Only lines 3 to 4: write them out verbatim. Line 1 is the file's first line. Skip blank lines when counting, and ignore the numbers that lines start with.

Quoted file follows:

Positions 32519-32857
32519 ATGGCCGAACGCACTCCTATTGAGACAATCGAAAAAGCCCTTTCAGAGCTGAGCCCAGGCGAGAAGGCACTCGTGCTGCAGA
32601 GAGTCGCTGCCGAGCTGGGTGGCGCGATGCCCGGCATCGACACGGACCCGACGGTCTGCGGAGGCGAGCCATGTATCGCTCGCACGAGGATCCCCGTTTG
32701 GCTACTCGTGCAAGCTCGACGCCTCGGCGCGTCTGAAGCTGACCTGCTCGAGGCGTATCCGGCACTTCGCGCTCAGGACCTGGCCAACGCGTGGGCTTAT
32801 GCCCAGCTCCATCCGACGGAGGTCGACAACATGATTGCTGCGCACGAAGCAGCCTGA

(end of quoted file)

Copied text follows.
32601 GAGTCGCTGCCGAGCTGGGTGGCGCGATGCCCGGCATCGACACGGACCCGACGGTCTGCGGAGGCGAGCCATGTATCGCTCGCACGAGGATCCCCGTTTG
32701 GCTACTCGTGCAAGCTCGACGCCTCGGCGCGTCTGAAGCTGACCTGCTCGAGGCGTATCCGGCACTTCGCGCTCAGGACCTGGCCAACGCGTGGGCTTAT